(This was written two days ago on Ayudha Poojai.)
Today is Ayudha Poojai. In our enterprising small town of forty thousand—full of SMEs giving employment to diverse set of professionals like turners, welders, plumbers, electricians, automobile mechanics, auto/taxi drivers, doctors, nurses, load men, civil engineers, masons, charted accountants etc., not to mention a whole lot of unskilled workers— it is on par with Deepavali as the biggest festival. Every business owner worth their tool set and office equipment makes sure the festival is celebrated well, and the effect is there for all to see.
The whole town looks freshly washed (off year-long grime and dust and whatnot), given a new coat of paint, and is decorated with chrysanthemum flowers, festoons of mango leaves, and young plantain trees. Vehicles sport viboothi, sandhanam, kungumam on their number plates and rear-view mirrors. Some people perform poojai themselves; others prefer to avail the services of professionals for that also. Brahmin priests, in their 200cc bikes, remind you of worker bees today. They are breaking all speed limits and are skipping the sole traffic signal in their attempt to divert divine grace to their respective clients that no doubt include traffic police themselves.
We run a small business that deal with construction materials. It is 10 in the morning and we are still waiting for our Iyer to arrive. Evidently he is a busy man today. He is not picking our calls. The workers have finished decorating the office and the godown and are increasingly becoming restless. No one wants to spend the festival day at work waiting for the arrival of the priest. They all look at me like I could do something. But, what? Finally the Iyer comes and we heave a sigh of relief. He comes in, puts down his bags heavy with poojai materials, and immediately asks me the ‘important’ question, “When are you going to get married?”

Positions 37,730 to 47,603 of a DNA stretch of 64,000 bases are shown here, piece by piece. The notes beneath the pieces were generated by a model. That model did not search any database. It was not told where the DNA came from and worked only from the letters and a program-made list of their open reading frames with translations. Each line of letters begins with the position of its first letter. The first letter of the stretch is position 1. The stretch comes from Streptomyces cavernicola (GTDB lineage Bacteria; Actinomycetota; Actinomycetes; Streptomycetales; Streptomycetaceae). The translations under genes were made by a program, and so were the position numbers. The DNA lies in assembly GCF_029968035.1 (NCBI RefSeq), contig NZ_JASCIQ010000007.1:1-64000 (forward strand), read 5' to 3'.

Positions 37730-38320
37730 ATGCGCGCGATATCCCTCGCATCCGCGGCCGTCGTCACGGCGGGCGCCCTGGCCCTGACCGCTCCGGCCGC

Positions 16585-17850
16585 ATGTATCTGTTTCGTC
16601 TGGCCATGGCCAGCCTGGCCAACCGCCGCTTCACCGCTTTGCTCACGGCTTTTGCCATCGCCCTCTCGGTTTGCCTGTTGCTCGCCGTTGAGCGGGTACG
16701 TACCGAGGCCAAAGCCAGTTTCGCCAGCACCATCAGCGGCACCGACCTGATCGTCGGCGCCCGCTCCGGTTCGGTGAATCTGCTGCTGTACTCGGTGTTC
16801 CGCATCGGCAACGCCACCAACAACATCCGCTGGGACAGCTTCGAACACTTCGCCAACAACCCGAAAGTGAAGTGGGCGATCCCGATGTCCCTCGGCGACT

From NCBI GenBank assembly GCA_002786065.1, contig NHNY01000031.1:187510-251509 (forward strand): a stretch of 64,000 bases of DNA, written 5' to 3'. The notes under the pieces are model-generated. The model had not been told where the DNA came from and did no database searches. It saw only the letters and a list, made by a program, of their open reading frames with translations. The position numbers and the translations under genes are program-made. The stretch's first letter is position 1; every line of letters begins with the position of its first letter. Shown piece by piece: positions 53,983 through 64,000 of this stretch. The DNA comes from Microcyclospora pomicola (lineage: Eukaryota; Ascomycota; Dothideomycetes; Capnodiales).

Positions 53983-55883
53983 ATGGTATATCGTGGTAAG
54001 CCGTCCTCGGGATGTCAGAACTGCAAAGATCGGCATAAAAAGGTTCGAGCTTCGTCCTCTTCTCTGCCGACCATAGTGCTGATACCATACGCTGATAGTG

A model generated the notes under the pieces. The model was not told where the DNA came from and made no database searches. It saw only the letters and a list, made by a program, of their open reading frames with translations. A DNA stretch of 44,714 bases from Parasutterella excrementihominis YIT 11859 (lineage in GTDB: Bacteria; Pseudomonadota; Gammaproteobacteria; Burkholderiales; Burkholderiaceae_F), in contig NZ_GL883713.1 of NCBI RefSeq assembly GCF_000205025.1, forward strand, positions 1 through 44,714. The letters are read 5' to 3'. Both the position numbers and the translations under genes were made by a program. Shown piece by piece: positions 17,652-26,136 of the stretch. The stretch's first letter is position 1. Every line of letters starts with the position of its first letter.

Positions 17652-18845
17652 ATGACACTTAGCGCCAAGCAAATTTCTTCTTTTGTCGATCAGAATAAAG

After the poojai at our place, I rush off to my uncle’s. Their Iyer is on time and, by the time I reach there, poojai is almost over. I walk in and smile apologetically to all and none in particular. No one says anything. They run several businesses of various sizes and the poojai is apt to be:very elaborate. Everyone prays earnestly when the priest does mangala aarthi in the end. When he hands over the pumpkin to be broken outside to ward off evil eyes, one of the workers I didn’t recognize reverently gets it. However, before smashing it in the middle of the road like pretty much everyone does with no regard to the lives of motorists, he spreads a jute sack on the road; and smashes the pumpkin on it. When he carefully drags the sack out of the road, I’m sufficiently impressed.
I look at my uncle. “New driver,” he says.
PS: While distributing food—pongal, vadai, sundal, lemon rice, tomato rice—I asked the driver what his name was. Krishnan, he said. Epic! My uncle’s name is Arjunan.